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June 10, 2020

LinkedIn Open Sources Kube2Hadoop

Hadoop and Kubernetes have fundamentally different ways of authenticating users, exposing a security gap for organizations that want to access HDFS data from Kubernetes-based applications. Thanks to the new Kube2Hadoop tool that was released as open source by LinkedIn today, closing that security gap gets a little easier.

LinkedIn runs one of the biggest traditional YARN-based Hadoop clusters in the world, with more than 4,500 users and over 500 PB of data. Over the years, the Microsoft-owned business has adopted other frameworks for its AI workloads, including Kubernetes, which started out as home for its Jupyter notebooks but has since spread.

The company doesn’t seem to be interested in moving its Hadoop assets away from YARN and adopting Kubernetes, which has become an increasingly popular scheduler for cloud-based Hadoop and Spark deployments. That means that its traditional (i.e. YARN- and HDFS-based) Hadoop environment would need to live in harmony with new applications that LinkedIn is running on Kubernetes.

However, there’s a problem.

“By default, there is a gap between the security model of Kubernetes and Hadoop,” write LinkedIn co-authors Cong Gu, Abin Shahab, Chen Qiang, and Keqiu Hu in a blog post entitled “Open sourcing Kube2Hadoop: Secure access to HDFS from Kubernetes.”

Hadoop uses Kerberos, a three-party protocol built on symmetric key cryptography, the LinkedIn authors explain. To avoid frequent authentication checks, the Hadoop community introduced a lightweight two­party authentication method called delegation tokens to complement Kerberos authentication. These delegation tokens have a lifespan of one day and can be renewed for up to seven days, they say.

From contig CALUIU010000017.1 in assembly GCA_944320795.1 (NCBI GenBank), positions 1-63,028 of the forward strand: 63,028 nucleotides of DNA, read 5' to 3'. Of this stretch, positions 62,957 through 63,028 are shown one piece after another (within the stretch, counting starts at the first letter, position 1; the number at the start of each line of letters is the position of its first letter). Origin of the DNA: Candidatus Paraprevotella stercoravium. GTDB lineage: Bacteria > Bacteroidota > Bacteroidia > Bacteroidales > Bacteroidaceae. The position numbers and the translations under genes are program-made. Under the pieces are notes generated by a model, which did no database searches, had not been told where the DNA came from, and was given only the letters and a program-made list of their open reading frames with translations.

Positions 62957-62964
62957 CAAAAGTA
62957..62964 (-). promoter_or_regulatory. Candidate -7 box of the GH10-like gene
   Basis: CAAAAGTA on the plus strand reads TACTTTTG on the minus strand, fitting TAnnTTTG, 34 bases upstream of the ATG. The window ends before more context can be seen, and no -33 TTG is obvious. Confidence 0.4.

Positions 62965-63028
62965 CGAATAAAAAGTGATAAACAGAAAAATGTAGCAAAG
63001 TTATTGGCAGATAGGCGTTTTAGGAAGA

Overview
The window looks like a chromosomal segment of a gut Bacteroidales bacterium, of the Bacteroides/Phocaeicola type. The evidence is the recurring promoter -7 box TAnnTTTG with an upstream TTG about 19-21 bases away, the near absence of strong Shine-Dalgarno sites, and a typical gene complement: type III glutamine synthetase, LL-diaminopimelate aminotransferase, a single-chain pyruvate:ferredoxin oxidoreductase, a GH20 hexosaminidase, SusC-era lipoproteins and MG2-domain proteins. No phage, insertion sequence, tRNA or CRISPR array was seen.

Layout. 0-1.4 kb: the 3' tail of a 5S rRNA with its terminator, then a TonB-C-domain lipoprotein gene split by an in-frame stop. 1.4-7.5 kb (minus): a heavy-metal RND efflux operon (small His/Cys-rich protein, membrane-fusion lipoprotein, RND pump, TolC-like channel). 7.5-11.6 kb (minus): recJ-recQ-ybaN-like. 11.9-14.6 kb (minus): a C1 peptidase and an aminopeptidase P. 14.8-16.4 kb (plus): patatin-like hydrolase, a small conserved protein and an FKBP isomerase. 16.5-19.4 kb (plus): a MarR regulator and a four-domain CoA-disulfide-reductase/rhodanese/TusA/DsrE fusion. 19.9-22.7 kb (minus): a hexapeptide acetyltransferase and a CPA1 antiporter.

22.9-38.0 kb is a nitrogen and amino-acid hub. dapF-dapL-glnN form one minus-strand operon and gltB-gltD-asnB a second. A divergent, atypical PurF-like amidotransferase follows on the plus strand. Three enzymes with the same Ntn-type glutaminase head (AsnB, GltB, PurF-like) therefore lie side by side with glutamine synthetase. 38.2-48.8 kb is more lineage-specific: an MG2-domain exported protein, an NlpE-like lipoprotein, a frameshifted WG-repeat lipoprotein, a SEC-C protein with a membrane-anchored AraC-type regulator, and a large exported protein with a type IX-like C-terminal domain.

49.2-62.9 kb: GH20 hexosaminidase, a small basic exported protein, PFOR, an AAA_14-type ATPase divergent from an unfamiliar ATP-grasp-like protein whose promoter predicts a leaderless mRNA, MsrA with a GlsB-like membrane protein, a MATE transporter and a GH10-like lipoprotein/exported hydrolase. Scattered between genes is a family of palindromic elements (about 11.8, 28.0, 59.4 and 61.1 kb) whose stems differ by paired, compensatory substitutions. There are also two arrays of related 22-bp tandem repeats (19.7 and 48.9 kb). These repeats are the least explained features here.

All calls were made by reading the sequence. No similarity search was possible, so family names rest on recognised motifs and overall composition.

“Kubernetes, on the other hand, uses a certificate-based approach for authentication, and does not expose the owner of a job in any of its public-facing APIs,” the LinkedIn authors write. “Therefore, it is not possible to securely determine the authorized user from within the pod using the native Kubernetes API and then use that username to fetch the Hadoop delegation token for HDFS access.”

The workflow of LinkedIn’s Kube2Hadoop tool

To bridge this security gap, LinkedIn developed a piece of technology called Kube2Hadoop that integrates Kubernetes’ authentication method with the Hadoop delegation tokens. The Kube2Hadoop solutions does this in a manner that respects the fine-grained role-based access control (RBAC) that it has implemented to control user access to its extensive Hadoop resources.

Kube2Hadoop consists of three components:

  1. A Kubernetes-resident Hadoop token service for fetching delegation tokens;
  2. An init container in each worker pod that functions as a client for sending requests to fetch a delegation token from the Hadoop token service;
  3. An IDDecorator that writes an authenticated user-ID deployed as a Kubernetes admission controller.

Kube2Hadoop allows people who are working in a Kubernetes environment, such as data scientists developing machine learning algorithms in Juypter notebooks, to access data from HDFS without compromising security. Here’s how it works:

The process starts when a Hadoop user logs into a Hadoop gateway using their existing Hadoop password. The user receives a credential from the client authentication service, which she uses to submit a job on the Hadoop gateway to the Kubernetes cluster. The Kubernetes cluster then authenticates the user with the certificate and launches the container as requested.

The Kube2Hadoop init containers, which are attached to each of the worker containers that require HDFS access, then send requests to the Hadoop token service for the delegation token. When returned, the token is then mounted in the container, providing the user with secure access to data residing in HDFS. A watch job cancels the token when the job is done, and renews tokens for long-running jobs, LinkedIn says.

LinkedIn says the Kube2HDFS authentication mechanism is resistant to specific attacks, including the use of a fake user names in job annotation and Kubernetes pods. However, to prevent a malicious Kubernetes administrator from gaining unrestricted access to HDFS, LinkedIn recommends separating the Hadoop token service, which contains the superuser keytab, out of the Kubernetes platform. “We also suggest blacklisting user/group accounts in Kube2Hadoop that have superuser access to HDFS,” the co-authors write.

For more information, check out the blog post that describes the Kube2Hadoop tool in greater detail. The Kube2Hadoop tool can be downloaded from LinkedIn’s GitHub repository.

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